The question facing Masai Ujiri as he begins his first full off-season running the Toronto Raptors is what-in-the-name-of Jason-Kapono is he going to do now?
Twice before have the Raptors pushed the boulder of mediocrity up the mountain towards NBA respectability. But as anyone who has followed this franchise knows, the challenge is getting that boulder over the top. In the past, it’s rolled back down in a hurry, building up speed thanks to over-ambitious contracts, injuries and the weight of expectations. The fans that stay in its path end up crushed and wounded, the wise ones scatter.
It’s exactly where the Raptors are again after their 48-win season and their seven-game playoff appearance in which – it should be noted – they were the No. 3 seed losing to the No. 6 Brooklyn Nets. For this reason the best notes struck by Ujiri in his end of season address Tuesday that doubled as the official announcement of head coach Dwane Casey’s contract extension were all the ones that whispered caution.
“We feel that we should have some continuity and continue with the core of this team,” said Ujiri.
And good on him.
Winning 48 games doesn’t guarantee winning 50 next season, but the Raptors are in a good spot. They have two second-year starters and in DeMar DeRozan a 25-year-old all-star with three years left on a deal paying $9.5-million a year. A bargain, in other words.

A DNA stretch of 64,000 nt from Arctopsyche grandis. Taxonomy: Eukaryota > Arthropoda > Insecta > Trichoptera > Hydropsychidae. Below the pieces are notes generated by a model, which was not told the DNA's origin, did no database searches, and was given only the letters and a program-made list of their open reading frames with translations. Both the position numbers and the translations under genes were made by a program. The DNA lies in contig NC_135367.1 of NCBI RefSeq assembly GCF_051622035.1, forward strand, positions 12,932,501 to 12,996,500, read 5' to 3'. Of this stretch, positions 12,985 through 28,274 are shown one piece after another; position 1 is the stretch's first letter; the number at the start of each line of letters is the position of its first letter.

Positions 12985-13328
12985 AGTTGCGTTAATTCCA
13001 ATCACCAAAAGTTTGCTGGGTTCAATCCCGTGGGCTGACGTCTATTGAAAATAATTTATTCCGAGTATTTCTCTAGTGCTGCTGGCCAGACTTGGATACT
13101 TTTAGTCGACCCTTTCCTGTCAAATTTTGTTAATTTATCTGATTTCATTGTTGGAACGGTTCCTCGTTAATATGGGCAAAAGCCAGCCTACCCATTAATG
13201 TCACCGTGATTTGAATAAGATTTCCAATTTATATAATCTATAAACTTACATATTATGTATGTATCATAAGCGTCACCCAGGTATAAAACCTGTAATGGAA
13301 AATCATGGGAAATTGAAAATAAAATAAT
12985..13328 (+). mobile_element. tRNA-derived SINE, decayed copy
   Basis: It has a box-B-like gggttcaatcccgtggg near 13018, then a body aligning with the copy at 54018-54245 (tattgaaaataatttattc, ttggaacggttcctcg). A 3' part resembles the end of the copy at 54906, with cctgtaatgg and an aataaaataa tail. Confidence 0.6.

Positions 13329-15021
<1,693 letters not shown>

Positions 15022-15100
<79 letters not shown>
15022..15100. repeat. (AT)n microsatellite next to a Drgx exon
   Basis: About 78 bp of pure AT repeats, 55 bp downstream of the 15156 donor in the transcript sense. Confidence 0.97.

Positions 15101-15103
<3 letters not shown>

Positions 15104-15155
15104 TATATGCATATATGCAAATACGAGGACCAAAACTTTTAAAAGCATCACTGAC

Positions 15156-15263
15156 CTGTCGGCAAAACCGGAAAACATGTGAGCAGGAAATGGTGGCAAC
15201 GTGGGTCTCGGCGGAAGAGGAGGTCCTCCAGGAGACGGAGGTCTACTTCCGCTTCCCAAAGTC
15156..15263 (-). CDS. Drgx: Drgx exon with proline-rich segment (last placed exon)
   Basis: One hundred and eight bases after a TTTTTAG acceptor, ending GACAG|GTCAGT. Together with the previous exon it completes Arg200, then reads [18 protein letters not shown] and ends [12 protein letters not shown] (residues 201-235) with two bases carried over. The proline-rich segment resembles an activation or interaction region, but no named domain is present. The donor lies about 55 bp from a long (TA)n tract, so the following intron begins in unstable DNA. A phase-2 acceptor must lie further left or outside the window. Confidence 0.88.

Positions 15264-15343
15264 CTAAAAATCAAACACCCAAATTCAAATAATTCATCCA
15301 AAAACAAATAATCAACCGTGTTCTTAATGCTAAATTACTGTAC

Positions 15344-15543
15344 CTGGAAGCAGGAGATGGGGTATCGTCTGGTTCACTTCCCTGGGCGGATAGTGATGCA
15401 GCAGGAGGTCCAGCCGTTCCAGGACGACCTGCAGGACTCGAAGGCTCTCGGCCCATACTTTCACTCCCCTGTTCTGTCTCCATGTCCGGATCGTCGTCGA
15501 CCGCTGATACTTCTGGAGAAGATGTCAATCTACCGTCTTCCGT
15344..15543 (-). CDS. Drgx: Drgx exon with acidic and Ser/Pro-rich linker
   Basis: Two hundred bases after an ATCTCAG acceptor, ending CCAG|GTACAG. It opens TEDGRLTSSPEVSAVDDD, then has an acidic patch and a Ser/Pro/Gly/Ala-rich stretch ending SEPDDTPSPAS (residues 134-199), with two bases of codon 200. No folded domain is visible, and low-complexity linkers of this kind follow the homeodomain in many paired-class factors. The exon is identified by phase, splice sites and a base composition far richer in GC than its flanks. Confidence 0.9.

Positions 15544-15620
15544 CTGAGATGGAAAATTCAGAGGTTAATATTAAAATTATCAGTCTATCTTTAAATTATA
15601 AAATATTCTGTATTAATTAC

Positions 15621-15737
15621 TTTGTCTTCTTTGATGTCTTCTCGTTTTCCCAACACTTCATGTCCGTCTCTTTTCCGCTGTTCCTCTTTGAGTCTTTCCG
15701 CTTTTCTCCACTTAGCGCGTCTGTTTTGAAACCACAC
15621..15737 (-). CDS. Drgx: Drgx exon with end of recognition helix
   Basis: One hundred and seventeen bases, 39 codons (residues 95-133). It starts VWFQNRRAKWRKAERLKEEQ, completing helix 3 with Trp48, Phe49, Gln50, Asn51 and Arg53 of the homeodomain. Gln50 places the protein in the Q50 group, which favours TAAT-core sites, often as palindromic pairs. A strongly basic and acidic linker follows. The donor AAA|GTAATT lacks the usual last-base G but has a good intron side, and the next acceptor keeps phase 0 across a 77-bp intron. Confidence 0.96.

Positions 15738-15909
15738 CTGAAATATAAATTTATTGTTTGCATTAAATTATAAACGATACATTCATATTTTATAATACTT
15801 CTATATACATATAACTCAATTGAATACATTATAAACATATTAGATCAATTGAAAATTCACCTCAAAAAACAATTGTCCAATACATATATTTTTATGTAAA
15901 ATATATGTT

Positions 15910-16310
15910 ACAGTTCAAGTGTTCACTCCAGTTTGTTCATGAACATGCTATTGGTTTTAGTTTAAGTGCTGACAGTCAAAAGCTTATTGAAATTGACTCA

Their best chance for improvement next season comes from their youth and the fact they started this past season 6-12. But it’s hard not to get caught up.
Remember the Summer of Vince in 2001? If you thought the current Raptors team inspired an unprecedented love-in, you have a short memory.
The crowds at Maple Leaf Square during the playoffs were great, but not long after Carter pledged allegiance to Toronto by putting his signature on a six-year $94-million contract extension he walked into an Air Canada Centre packed with 20,000 screaming, worshipping fans who paid $20 each to watch his charity game.
Think about that.
And while you could write a book about why that 47-win team turned into a 42-win team the next year and then one that missed the playoffs for the next four, it’s impossible to overlook the rush to spend money that even at today’s prices looks reckless.
Jerome Williams got a seven-year, $40.8-million contract after averaging five points and four rebounds for Toronto in 28 games coming off the bench in 2000-01. Alvin Williams got seven years and $42-million after 34 starts in 2000-01 and averages of 9.8 points and five assists. Antonio Davis was able to turn a couple of good seasons into $64-million over five years, while the capper was $18-million over three years to 39-year-old Hakeem Olajuwon, who lasted 61 games before packing it in.
The failure of the Carter-era Raptors to sustain their peak is routinely laid at Carter’s feet, but when you give $82-million to the Williams – as nice as they are – your franchise is going to have problems.